©2001
Design Knowledge Intermediary
Architecture of the Mind
( By Belkis Uluoglu )
EMAIL
TEXT SIZE PRINT

(Non) Representation of Design Knowledge

Discussions on thinking are usually based on a belief that the mind works separately from the surrounding domain, whatever the name is given to this domain - environment, problem space, search space, or others. The mind entails either a close-circuit process, or the conditions are such that it presupposes everything being equal. Once the mind stands separate from the world, the knowledge should be kept in some form in our minds (symbolization) for it to be able to react in certain conditions in an intelligent way. Yet, there are those who reject that our mind works with representations, and still others who believe that we think by direct apprehension via senses.

The classical AI researchers have believed that thinking happened via a symbolic structure and rules to relate those symbols. Their basic assumption is that the mind should be considered as a computer. There is assumed to be a central system that processes information, perceptual modules that deliver a symbolic description of the world, and action modules which work as outputs via symbolic descriptions of actions resulting from the internal processes. A.Newell and H.A.Simon’s IPS (Information Processing System) is one basic model of this symbolic structure.

A.Newell & H.A.Simon (1972) Human Problem Solving; Englewood Cliffs, New Jersey.

Ö.Akın has proposed that representation can be considered within two categories, analog (naïve representations) and symbolic (physical representations); and that “some representations are better suited to solve certain problems”. In the first case, the Physics problems are represented in the form of pulleys and ropes, rollers and inclines, e.g., while in the latter one, it is represented in the form of forces, energy, etc.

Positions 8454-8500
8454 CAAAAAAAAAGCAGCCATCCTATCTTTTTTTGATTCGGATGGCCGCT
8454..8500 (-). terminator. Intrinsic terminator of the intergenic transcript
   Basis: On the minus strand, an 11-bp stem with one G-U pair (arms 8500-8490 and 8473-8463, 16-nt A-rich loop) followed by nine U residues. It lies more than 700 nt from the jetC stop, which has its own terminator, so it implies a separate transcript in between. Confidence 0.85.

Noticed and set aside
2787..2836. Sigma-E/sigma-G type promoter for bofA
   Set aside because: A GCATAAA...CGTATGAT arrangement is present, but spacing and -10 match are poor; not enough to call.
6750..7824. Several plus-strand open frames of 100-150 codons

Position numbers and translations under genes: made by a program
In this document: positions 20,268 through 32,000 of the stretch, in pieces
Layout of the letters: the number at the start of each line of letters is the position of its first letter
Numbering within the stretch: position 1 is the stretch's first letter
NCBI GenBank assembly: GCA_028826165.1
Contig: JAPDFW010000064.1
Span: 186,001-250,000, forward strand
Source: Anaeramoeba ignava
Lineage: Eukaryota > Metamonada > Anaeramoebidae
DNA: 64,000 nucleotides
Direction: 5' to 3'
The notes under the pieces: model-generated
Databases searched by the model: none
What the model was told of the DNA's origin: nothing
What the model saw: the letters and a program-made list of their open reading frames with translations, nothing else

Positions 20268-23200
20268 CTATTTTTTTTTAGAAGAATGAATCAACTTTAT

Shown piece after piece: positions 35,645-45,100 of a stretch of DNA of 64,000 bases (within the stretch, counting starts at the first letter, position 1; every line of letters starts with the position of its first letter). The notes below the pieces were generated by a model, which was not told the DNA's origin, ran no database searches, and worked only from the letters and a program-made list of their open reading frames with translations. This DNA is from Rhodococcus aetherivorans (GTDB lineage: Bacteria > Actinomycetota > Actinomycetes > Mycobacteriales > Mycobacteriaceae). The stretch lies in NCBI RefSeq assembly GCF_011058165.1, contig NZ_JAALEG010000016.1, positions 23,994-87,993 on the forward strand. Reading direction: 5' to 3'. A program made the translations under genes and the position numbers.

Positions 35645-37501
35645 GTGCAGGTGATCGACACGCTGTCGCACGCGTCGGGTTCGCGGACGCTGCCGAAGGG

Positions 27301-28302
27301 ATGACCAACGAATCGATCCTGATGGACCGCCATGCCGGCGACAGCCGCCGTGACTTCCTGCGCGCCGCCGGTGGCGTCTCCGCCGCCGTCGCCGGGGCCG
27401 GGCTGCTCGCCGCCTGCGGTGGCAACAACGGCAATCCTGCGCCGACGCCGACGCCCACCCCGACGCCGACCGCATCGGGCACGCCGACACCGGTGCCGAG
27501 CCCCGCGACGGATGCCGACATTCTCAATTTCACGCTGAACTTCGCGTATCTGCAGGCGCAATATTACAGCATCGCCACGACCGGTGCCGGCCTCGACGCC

Ö.Akın (6/2001) “Simon Der ki”: Tasarım Temsildir(“Simon Says”: Design is Representation), Arredamento-Mimarlık, pp. 82-85.

J.Haugeland has said that, “These systems are good at processing syntactical patterns of the sort that are characteristic of logical formulae, ordinary sentences, and many inferences”. In short, they are good at manipulating systems that work somewhat serial and where the system can be built on a symbolic structure (e.g. language, numbers, etc.).

J.Haugeland, ed. (1997) Mind Design II: philosophy, psychology, artificial intelligence; Cambridge, Massachusetts, MIT Press.

While the computer inspired models of the classical AI researchers have emphasized the functional level, we know that the architecture also is very important. Neurally inspired models have proposed a connectionist approach, where there are a set of processing units instead of a central processor, and the knowledge is being stored in the connections themselves. These systems are good at pattern processing; in other words, they are good in parallel processing. This has brought a new discussion concerning representation.

D.E.Rumelhart (1989) The Architecture of Mind: A Connectionist Approach. In: Foundations of Cognitive Science, M.I.Posner, ed.; Cambridhe, MA: Bradford/MIT Press.
P.Smolensky (1989) Connectionist Modeling: Neural Computation / Mental Connections. In:Neural Connections, Mental Computation, L.Nadel, L.A.Cooper, P.Culicover, R.M.Harnish, eds.; Cambridge, MA: Bradford/MIT Press.

Both the classical AI approaches and the Connectionists deal with an internal mechanism; and what is missing in both is an active environment, which in fact turns the system on. Some recent research has developed alternative approaches that consider the environment and the agent as a whole. R.A.Brooks’ research on such a model is based on a holistic approach. Their assumption is that “human level intelligence is too complex and too little understood to be correctly decomposed into the right sub-pieces at the moment, and that even if we knew the sub-pieces we still wouldn’t know the right interfaces between them”. Their proposal is that intelligent systems should be built incrementally, having complete systems at each step, just like as in the evolution of the biological intelligent systems.

R.A.Brooks (1991) Intelligence without representation, Artificial Intelligence Journal 47; pp.139-160.


 

This article has been written by Belkıs Uluoglu* for Designophy in 2006
 

*Belkıs Uluoglu is working as a Associate Professor in Department of Architecture at Istanbul Technical University